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5 Dial-Up Tweaks

In data communications, a kilobit is a thousand bits (1,000) bits. It's commonly used for measuring the amount of data that is transferred in a second between two points. Kilobits per second is usually shortened to Kbps (or kbps). For example, 53.333kbps is 53,333 bits per second.

1 kb/s = 1000 b/s
1 KB/s = 1024 B/s
1 KB/s = 8.192 kb/s
1 kb/s = .1221 KB/s

The lowercase b usually stands for bits while the uppercase B stands for bytes.

To find your theoretical download speed for your line, divide your advertised speed by 8.192:
53.333kbps / 8.192 = 6.51 KB/s

or by 10 to include overhead:
53.333kbps / 10 = 5.33 KB/s

by redxii See Profile edited by TravisB See Profile
last modified: 2006-07-24 23:53:08

Packet size, often referred to as MTU (Maximum Transmission Unit) is the greatest amount of data that can be transferred in one physical frame on the network. For Ethernet, the MTU is 1500 bytes, for PPPoE 1492, dial-up connections often use 576.

Although many say an MTU of 1500 helps, I suggest using 576. If you're still wanting to make your MTU 1500, read the following steps.

1) Download Dr.TCP and change your MTU to 1500.
2) Click save then reboot your computer.
3) Dial-up like normal, then press Start>Run and type command.
4) In the command box, type
ping -f -l 1472 www.yourispswebsite.com
-l is a lowercase L, not a bar |

Simply change it back to 576 if it gives an error of "Packet needs to be fragmented but DF set." That error is telling you that your ISP doesn't support that MTU.

by redxii See Profile edited by TravisB See Profile
last modified: 2006-07-24 23:53:21

DSLR Speed Tests

PC Pitstop Download Bandwidth Test - 50KB/100KB/200KB/500KB/1,000KB/5,000KB Test Files

Speakeasy Network - Pick a city closest to you to get better accuracy.

by TravisB See Profile
last modified: 2006-07-24 23:53:30

RWIN (TCP Receive Window) is the amount of data that your computer can accept without acknowledging the sender. If sender has not received acknowledgement for the first packet it sent, it will stop and wait and if this wait exceeds a certain limit, it may even retransmit. This is how TCP achieves reliable data transfer.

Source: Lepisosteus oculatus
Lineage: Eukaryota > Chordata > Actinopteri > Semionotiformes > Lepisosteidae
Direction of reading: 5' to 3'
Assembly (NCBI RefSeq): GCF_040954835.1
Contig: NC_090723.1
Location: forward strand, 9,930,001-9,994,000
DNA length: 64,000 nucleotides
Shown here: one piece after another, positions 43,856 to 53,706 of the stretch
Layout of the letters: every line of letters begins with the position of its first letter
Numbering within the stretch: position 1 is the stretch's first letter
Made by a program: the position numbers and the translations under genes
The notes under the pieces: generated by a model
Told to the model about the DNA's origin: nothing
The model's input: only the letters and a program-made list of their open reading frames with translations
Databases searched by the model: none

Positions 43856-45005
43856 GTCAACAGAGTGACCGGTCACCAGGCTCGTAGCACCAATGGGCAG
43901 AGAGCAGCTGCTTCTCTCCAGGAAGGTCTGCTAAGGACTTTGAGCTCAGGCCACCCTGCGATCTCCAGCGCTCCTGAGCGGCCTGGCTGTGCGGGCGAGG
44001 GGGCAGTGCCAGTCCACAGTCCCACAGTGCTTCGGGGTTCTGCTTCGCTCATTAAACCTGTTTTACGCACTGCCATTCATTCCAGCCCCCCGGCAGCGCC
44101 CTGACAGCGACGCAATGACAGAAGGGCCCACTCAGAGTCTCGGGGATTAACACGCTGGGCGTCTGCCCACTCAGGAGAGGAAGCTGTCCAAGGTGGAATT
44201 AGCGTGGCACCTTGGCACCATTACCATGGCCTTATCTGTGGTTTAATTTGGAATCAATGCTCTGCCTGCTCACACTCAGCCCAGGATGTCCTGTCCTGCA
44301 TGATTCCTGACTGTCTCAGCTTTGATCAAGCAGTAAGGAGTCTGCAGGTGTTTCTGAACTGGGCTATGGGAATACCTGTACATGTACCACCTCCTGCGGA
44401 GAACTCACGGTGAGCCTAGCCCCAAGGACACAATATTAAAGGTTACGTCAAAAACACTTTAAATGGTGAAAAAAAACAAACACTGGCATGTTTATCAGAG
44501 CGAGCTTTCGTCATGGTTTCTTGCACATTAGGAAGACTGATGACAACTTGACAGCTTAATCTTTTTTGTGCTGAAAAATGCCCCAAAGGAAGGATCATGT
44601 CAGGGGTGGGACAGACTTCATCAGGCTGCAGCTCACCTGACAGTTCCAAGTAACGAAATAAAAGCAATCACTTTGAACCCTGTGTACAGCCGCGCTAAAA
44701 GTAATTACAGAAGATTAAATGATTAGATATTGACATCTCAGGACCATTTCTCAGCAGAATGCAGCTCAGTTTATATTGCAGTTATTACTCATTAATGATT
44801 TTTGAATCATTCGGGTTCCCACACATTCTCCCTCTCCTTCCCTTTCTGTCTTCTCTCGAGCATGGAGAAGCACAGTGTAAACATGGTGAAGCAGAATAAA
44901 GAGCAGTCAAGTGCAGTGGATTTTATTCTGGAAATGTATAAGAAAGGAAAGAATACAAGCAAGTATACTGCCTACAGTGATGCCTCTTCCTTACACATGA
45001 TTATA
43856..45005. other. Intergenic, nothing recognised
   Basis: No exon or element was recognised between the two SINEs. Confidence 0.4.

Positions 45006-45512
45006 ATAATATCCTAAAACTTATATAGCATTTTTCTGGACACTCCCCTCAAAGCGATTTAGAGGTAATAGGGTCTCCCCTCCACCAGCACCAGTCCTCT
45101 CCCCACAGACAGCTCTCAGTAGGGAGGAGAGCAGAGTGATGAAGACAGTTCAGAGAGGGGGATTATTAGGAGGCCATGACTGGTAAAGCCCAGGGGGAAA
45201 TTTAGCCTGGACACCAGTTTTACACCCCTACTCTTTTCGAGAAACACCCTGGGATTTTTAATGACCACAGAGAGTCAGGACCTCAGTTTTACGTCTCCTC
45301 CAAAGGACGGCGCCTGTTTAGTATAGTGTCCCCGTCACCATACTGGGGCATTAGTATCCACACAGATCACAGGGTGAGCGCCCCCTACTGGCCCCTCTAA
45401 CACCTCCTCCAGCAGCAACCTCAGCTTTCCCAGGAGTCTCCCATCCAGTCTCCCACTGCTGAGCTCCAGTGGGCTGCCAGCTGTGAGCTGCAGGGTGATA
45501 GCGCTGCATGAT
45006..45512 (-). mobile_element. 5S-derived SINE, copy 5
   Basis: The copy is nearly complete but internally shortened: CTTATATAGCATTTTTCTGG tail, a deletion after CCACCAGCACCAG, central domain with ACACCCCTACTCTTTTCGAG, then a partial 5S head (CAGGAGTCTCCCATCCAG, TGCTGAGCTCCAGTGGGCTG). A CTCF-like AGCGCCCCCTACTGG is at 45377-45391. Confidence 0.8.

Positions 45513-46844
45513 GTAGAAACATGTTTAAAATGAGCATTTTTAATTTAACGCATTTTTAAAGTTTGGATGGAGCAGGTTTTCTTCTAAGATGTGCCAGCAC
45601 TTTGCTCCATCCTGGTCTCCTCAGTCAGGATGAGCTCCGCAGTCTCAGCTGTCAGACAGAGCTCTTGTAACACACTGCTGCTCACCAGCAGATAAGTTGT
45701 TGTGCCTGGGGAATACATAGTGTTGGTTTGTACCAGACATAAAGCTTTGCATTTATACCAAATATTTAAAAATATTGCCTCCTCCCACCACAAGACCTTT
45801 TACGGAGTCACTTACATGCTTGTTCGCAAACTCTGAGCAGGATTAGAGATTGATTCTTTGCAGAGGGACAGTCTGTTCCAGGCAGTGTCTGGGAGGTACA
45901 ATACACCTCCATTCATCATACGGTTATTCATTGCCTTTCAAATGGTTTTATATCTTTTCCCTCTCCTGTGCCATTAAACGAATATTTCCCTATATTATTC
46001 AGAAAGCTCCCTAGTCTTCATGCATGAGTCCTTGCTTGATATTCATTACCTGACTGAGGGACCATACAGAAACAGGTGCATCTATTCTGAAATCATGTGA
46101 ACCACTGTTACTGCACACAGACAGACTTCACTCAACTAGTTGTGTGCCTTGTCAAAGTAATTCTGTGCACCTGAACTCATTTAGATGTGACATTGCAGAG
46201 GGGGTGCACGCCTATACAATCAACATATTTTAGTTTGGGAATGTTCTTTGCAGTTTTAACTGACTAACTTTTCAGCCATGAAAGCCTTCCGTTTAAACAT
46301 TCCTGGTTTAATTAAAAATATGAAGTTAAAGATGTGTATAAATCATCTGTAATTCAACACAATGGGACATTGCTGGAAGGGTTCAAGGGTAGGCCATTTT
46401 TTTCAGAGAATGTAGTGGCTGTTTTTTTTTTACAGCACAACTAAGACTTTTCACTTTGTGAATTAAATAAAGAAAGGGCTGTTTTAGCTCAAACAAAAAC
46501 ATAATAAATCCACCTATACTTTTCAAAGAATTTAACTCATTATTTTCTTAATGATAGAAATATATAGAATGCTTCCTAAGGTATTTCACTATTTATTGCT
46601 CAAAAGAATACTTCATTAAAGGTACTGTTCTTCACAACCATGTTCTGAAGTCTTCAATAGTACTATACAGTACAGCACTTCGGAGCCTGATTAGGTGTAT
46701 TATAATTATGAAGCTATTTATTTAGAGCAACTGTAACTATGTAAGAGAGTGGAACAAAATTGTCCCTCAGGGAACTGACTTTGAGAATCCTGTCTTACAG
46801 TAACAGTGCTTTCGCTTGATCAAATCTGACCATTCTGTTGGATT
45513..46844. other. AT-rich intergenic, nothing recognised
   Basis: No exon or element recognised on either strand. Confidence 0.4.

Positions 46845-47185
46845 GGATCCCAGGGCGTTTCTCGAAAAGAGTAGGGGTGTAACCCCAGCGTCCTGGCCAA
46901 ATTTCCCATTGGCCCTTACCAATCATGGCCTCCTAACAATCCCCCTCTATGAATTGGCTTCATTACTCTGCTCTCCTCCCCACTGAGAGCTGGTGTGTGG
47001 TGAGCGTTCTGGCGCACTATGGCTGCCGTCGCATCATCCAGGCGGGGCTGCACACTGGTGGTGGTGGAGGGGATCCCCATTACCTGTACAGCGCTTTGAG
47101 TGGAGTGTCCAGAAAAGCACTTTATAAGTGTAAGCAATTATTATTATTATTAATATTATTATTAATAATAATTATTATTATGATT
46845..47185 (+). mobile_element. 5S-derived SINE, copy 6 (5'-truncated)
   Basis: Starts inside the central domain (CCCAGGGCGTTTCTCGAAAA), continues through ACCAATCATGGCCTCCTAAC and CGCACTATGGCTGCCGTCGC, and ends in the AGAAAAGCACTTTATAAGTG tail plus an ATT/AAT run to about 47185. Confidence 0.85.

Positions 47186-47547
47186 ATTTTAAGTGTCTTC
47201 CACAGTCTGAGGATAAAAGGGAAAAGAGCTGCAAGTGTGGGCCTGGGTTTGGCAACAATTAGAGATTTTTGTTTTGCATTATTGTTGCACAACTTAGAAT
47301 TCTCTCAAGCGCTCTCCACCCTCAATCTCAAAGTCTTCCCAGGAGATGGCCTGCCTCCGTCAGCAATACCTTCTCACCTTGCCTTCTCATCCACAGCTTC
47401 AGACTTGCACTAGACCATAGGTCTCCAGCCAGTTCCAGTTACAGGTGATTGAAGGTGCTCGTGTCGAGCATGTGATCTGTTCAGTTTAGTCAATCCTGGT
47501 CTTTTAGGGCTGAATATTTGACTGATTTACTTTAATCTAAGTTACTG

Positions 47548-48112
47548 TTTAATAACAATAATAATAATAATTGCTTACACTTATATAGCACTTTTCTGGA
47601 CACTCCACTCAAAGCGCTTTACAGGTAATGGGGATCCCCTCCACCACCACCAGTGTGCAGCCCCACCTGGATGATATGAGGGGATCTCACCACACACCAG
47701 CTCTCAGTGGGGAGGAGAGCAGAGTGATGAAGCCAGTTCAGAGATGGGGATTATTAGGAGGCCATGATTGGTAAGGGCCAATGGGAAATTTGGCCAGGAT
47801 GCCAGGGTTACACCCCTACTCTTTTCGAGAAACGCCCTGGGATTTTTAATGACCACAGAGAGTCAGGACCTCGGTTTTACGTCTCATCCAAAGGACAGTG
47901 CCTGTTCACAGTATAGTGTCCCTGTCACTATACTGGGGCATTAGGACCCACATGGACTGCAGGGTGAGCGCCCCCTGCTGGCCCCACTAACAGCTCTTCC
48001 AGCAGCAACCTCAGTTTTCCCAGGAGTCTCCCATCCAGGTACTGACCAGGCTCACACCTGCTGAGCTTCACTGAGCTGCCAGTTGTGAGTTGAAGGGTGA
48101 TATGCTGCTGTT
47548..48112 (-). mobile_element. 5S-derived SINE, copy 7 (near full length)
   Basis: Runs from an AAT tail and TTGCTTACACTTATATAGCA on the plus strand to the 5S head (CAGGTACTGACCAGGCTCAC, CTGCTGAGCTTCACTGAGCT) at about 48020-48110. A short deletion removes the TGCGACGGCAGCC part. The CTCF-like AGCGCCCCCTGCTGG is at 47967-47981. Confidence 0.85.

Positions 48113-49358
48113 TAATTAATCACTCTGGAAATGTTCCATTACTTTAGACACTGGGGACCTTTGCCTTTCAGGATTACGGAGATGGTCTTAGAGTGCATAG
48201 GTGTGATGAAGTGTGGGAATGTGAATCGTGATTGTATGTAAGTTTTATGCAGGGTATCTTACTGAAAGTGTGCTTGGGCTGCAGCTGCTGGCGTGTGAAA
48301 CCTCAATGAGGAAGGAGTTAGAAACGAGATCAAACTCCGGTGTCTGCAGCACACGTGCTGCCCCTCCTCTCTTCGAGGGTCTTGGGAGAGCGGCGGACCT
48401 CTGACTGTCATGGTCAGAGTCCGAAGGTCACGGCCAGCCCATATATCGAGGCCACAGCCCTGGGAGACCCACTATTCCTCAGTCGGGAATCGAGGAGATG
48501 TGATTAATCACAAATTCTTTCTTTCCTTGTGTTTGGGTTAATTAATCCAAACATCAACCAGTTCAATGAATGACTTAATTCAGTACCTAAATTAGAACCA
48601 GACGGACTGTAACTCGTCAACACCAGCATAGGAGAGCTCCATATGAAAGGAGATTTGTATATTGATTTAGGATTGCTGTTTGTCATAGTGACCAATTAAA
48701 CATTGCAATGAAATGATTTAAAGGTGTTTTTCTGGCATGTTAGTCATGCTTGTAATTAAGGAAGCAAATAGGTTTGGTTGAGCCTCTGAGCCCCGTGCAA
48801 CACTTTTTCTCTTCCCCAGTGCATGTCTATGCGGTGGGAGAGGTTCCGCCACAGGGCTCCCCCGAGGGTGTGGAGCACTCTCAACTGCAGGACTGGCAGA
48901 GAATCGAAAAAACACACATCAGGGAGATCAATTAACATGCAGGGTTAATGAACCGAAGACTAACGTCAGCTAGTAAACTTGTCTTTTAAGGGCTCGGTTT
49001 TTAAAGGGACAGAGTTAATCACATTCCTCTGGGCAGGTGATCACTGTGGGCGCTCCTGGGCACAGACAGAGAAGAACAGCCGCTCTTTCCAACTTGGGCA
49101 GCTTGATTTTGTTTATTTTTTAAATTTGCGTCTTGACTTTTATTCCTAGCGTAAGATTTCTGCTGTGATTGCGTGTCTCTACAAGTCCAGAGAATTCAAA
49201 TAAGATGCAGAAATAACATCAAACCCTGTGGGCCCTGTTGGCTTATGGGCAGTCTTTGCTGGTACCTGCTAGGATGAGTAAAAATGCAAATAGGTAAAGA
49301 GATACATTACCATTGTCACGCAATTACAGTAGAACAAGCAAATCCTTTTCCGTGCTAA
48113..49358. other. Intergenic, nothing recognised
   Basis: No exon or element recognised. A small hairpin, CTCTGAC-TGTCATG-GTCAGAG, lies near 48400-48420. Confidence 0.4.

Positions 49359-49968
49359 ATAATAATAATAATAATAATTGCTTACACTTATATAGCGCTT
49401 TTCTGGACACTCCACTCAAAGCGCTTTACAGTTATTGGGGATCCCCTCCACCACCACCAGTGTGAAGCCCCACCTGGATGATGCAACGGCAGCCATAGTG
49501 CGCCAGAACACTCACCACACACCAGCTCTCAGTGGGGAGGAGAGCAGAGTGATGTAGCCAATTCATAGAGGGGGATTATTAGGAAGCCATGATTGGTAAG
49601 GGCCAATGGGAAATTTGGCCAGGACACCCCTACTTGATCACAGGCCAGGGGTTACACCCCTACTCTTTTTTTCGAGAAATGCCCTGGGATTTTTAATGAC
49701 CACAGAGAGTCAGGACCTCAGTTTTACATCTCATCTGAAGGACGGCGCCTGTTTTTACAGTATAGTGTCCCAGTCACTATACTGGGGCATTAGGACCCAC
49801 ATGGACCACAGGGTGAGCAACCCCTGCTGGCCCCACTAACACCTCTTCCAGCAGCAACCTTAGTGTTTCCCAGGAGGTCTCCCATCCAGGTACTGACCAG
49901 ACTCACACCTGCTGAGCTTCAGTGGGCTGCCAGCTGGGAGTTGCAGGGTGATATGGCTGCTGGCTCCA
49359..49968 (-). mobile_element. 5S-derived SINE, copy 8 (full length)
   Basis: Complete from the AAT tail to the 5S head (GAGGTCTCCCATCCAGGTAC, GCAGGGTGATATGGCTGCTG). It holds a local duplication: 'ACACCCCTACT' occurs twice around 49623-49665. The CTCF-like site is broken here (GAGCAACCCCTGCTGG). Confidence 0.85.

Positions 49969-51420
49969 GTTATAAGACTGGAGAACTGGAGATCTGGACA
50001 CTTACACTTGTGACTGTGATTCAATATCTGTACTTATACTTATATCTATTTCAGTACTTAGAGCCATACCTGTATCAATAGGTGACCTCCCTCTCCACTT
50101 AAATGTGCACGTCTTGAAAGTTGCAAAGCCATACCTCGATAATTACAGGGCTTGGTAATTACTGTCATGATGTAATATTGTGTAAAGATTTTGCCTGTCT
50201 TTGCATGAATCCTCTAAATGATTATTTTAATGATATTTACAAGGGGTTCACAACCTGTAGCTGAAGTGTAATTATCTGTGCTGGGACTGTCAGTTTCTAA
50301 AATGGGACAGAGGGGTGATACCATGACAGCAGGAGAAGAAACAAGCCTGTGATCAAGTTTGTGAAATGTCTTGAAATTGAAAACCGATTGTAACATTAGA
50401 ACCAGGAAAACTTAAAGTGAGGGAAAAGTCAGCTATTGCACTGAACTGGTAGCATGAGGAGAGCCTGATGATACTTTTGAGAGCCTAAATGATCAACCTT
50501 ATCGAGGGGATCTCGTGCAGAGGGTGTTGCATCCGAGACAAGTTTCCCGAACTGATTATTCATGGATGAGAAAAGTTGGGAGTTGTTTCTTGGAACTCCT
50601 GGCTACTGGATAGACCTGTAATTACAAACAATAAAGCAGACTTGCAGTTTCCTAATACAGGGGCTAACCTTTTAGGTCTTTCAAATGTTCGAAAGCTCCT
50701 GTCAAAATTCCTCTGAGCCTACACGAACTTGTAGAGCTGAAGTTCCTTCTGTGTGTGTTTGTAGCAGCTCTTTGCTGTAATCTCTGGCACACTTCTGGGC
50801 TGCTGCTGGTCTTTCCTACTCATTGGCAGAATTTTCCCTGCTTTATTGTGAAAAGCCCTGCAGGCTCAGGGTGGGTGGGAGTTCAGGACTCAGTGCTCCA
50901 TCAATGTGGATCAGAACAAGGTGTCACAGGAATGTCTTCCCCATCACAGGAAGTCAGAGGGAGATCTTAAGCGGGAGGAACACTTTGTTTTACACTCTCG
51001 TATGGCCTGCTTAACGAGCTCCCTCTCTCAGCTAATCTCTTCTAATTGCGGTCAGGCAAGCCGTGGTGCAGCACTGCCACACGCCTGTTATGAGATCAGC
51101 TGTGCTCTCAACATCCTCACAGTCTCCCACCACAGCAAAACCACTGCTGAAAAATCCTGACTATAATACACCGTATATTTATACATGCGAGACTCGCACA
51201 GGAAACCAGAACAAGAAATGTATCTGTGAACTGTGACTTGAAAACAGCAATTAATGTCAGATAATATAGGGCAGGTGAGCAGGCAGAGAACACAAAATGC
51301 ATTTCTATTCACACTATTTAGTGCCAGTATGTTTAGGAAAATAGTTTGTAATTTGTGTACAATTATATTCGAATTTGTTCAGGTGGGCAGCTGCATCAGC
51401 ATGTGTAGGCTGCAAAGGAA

How to find your RWIN:

1) Open up a DOS Prompt box:

2) Type: ping -l #### dslreports.com
#### is your MSS. (MSS = MTU - 40)

Example Screenshot

Take your average large packet ping, multiply by 1.5, multiply that by your proposed advertised speed, and divide that value by 8. You now have your raw RWIN.

Example: 450ms average latency (x 1.5) with 53Kbps available downstream bandwidth:

450 x 1.5 = 675. 675 x 53kbps = 35775. 35775/8 = 4472 (RWIN).

3) To change the RWIN:
    Download DrTCP to your Desktop.•Change the TCP Receive Window field to whatever value you got.•Save, Exit, then reboot your PC.

by redxii See Profile edited by TravisB See Profile
last modified: 2006-11-02 01:45:55

No, the RWIN does not affect your pings. Ping is latency on the Net, and not your computer, therefore it can not be lowered. Latency changes every second on the Net, with the pulse of it's many users.

If your line is already lossy, a higher RWIN from Windows default (ME/2K/XP: 17520, 9x: 8760), then it may cause packet loss.

by redxii See Profile edited by TravisB See Profile
last modified: 2006-07-24 23:53:42